1. Be honest with yourself. “This is particularly important for women who may have to compromise in the workplace. Pursue questions and probing as artists do.”

  2. Seek out the grey middle. “On one side are the naysayers; do not waste your time with them. On the other side are individuals who are open to working on anything. Most are in the grey middle and are open to change but skeptical. Focus a lot of attention there.”

  3. Keep up your professional development. “It is really important to get out to do new things, commit to your own professional development.”

  4. Avoid agreeing with people just to keep the peace. “That was a fortune cookie message I got once. For instance, something I initiated while provost was to change the structure of elected faculty positions and after I introduced it to faculty, it took four years. There was buy-in and pushback and I thought it would take six months, but I kept at it. I am thrilled with the outcome.”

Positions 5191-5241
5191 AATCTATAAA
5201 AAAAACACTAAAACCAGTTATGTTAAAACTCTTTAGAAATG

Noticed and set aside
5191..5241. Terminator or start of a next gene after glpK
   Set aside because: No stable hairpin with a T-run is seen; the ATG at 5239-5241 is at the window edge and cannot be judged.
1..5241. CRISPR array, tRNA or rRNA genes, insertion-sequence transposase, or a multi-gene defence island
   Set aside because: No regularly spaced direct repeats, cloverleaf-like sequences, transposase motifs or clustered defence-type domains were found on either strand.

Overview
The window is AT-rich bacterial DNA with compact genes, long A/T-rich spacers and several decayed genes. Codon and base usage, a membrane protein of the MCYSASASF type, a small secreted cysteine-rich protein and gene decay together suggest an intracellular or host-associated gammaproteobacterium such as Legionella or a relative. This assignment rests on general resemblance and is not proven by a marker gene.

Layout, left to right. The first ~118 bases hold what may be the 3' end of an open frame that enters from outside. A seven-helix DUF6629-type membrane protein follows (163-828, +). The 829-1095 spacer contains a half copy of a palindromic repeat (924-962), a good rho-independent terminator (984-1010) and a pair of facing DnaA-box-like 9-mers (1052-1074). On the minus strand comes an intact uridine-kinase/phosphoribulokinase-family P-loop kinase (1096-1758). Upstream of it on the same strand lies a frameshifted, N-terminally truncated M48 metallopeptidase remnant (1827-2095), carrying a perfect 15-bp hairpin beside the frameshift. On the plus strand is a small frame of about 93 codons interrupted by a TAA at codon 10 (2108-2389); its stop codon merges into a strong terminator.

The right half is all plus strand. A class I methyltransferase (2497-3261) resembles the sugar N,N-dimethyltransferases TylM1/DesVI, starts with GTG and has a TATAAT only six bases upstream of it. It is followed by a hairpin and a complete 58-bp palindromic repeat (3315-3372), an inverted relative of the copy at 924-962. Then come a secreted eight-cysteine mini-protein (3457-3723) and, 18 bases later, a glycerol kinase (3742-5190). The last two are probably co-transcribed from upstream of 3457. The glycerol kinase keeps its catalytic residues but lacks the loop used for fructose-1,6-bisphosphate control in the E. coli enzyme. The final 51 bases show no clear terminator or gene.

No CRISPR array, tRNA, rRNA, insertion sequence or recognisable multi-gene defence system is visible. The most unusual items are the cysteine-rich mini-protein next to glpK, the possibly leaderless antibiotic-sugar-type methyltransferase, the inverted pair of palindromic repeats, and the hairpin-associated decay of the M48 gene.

5. There is no one career path. “Early on I felt there had to be a particular career path that was pre-determined. I didn’t do my career with great intention. I learned not to close down my mind and be restrictive. Always talk about possibilities.”

  6. Mentors are very important. “Seek out advice from accomplished faculty or someone you trust to talk about the future.”

As president of SAIC, ranked #4 by U.S. News and World Report for best graduate fine arts schools, Tenny says her position matches her strengths and aspirations.As for comparing the weather in the cities of her recent positions, she adds, “It’s sunnier in Vermont.”Like what you see? Sign up for more and receive the Take The Lead newsletter every week.